As we celebrate the Thanksgiving holidays, I’d like to share a personal mantra with you that I find to be true: In order to enjoy a future of abundance and happiness, you need to express gratitude for what you have in the present.
Enjoy our “Tips for a Happy Thanksgiving” video
For many of our Chapman community, Thanksgiving this year may be different than previous ones. If for any reason you find yourself unable to celebrate the holiday enjoying the traditional feast with loved ones this year—or even if you’re struggling to make ends meet—it’s okay to feel frustrated, sad, or scared.
But, what if for this year’s Thanksgiving, we can learn to turn our anxiety into awareness?
As the word “Thanksgiving” implies, the significance of this holiday is to give thanks for what we have. It’s about expressing the proverbial “attitude of gratitude”—an idea advanced by timeless spiritual wisdom and recently affirmed by science.
The Science and Spirituality Behind Gratitude
So, how exactly does gratitude make us happy and healthy? How can learning to give thanks be key for our well-being?
Research now recognizes how gratitude is one of the most powerful and healthiest of human emotions. Studies at University of Miami, UC David, and other universities successfully demonstrate that remembering to be grateful for what we have in life can greatly outweigh any sadness, stress or challenges we might currently experience. In fact, new studies into the brain show that gratitude is one of the easiest and healthiest ways to experience overall wellbeing.
A 2009 study by the National Institutes of Health observed that brain scans of participants who expressed the emotion of gratitude—versus those in the control group that did not—experienced more activity in the brain’s hypothalamus. An active hypothalamus is helpful since it regulates sleep, digestion, and metabolism. More importantly, the study concluded that people who regularly express gratitude are less susceptible to anxiety and stress.
Here’s another way of looking at it. Gratitude is also a fundamental tenet revealed by religion. Ancient Scriptures throughout the world’s faith traditions have in some way taught us the sacred power of gratitude and the importance in giving thanks. Whether it’s in the form of prayer, penance, honoring the deceased, rituals, sacred feasts, or contemplative practices, gratitude is a universal feature among the religious traditions of humanity.
Practicing gratitude and giving thanks underscore the ethical and moral principles of our human nature. Despite the challenges and hardships endured in life, learning to be grateful for what we have encourages us to weave the sacred thread that unites Creator, our fellow humans, and all of creation into a single sacred web.
Make Gratitude Contagious
Despite the circumstances that life throws to us, when we express gratitude it’s as if our brain steps on the “emotional brakes” on the negative thoughts that bombard our mind. Suddenly, the emotions of sadness, self-pity or stress—that were driving us into anxiety or overwhelm—are slowed and enable us to cope with stressful situations and be more resilient in the face of challenges.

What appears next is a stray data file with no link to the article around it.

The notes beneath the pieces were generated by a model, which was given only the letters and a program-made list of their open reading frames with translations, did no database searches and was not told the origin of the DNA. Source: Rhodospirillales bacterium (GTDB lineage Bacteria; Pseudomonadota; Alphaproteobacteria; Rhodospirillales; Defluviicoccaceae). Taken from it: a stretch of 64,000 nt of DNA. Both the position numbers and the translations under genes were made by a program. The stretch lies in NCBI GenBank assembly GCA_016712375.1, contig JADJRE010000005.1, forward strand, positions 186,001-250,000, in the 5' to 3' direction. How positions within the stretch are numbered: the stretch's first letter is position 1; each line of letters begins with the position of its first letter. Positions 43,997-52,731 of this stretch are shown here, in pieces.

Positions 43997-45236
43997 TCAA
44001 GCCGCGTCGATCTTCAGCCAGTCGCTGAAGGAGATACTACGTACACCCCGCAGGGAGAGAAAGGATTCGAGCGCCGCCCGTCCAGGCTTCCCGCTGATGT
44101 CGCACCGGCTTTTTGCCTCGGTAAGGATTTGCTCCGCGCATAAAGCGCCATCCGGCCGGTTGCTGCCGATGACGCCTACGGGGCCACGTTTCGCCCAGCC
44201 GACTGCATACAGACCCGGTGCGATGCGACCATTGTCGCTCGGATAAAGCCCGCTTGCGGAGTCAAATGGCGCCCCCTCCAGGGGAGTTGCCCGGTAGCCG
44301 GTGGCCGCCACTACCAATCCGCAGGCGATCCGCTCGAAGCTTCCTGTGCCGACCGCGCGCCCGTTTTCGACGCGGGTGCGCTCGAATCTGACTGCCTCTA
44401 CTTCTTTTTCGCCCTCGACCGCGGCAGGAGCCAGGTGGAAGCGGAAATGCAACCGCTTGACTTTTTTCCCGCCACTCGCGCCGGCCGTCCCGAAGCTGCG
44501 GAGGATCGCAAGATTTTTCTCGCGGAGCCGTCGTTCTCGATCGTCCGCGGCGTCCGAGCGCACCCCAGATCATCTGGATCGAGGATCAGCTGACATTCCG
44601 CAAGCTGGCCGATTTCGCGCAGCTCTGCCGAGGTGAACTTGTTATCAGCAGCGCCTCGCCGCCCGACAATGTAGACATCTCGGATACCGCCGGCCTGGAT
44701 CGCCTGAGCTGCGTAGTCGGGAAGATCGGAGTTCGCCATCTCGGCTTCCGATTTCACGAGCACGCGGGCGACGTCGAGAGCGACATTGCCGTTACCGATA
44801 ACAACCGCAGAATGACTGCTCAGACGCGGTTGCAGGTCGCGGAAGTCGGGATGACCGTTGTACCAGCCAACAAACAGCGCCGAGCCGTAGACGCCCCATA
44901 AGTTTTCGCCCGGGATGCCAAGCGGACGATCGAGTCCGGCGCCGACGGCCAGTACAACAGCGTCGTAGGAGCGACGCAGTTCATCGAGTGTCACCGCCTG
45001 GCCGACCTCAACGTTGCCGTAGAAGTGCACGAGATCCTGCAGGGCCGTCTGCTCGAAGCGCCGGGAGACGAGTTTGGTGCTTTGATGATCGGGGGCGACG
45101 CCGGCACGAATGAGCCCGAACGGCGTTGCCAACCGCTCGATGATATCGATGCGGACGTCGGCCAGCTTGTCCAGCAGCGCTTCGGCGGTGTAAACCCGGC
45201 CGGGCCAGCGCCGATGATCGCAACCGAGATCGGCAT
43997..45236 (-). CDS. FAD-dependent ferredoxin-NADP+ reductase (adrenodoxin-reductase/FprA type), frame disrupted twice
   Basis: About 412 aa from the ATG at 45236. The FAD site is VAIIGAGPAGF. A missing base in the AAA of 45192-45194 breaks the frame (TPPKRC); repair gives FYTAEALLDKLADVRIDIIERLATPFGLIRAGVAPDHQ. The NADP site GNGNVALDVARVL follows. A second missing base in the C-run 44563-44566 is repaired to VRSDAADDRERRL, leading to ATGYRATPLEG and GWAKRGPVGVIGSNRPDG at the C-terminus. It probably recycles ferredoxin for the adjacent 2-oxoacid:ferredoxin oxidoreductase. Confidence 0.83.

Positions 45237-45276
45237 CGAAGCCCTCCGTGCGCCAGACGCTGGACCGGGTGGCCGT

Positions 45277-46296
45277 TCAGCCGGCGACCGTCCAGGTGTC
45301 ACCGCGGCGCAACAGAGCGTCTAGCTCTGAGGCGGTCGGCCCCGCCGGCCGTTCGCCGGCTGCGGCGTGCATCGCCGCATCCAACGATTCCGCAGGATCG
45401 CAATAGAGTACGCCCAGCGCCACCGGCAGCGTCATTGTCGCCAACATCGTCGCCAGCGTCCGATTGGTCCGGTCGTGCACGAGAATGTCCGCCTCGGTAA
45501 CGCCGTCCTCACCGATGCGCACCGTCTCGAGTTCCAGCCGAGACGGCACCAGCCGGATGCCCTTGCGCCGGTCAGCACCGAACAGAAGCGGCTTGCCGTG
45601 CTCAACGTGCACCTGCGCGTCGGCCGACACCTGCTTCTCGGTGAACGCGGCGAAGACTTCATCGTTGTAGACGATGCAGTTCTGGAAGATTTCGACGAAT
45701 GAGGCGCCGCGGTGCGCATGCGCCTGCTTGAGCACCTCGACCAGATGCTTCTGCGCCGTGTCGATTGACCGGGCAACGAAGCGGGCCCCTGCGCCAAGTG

By reminding yourself of all that you’re grateful for in life, it does something remarkable for your brain—it tricks it into focusing on the positive, and dwelling less on the negative.
Gratitude also has a powerful social benefit. It helps us to feel more connected to others. Just saying the simple words “thank you” can lift us out of our own individual concerns and serve to remind us of the joy and happiness that others bring to in our life. Expressing gratitude not only benefits the recipient of our appreciation, but oneself.
A second reason to pause and express gratitude is that even simple expressions of gratitude can have long-lasting effects on those who receive them. When people feel valued, they are more likely to help others.
Just as we lift weights to build muscle, brain science affirms that our brain is a muscle that can be trained and developed. As we cultivate gratitude, we automatically experience greater enthusiasm and contentment.
Try it out for yourself. Say “thank you” to five different people every day for five consecutive days. Embody a genuine feeling of gratitude as you do so, perhaps even offering a smile to that person. After the fifth day notice how you feel. Chances are, you’ll experience a remarkable boost of inner happiness.
Start a Gratitude Practice
What’s one thing you’re grateful for that happened to you today?
In the Chapman “Happiness” course I’ve been teaching for the past decade, students perform a variety of “gratitude-building” exercises throughout the semester. Here’s one simple and easy-to-use gratitude tool that you can incorporate into your daily regimen and even start this Thanksgiving.
- Jot down on a sticky note three to five things for which you are grateful.
- Notice if there are any you take for granted.
- Write two or three more post-it notes with the same or different items and place each one someplace where they are visible throughout your day. The more places the better.
This Thanksgiving I personally give thanks to my health and well-being during this pandemic. Having a loving family and steadfast friends is a continuous source of my gratitude. Lastly, I’m so blessed to be teaching and working at Chapman, where I’m supported by such an amazing community.
Most of all, it’s important to remember that happiness isn’t a promise; it’s a practice! One proven and practical strategy for achieving emotional, mental, physical, and spiritual well-being is to practice gratitude.
From all of us at the Fish Interfaith Center, we wish you a sacred and safe Thanksgiving, Panthers!
Dr. Jay Kumar
Director, Contemplative Practices & Well-being, Fish Interfaith Center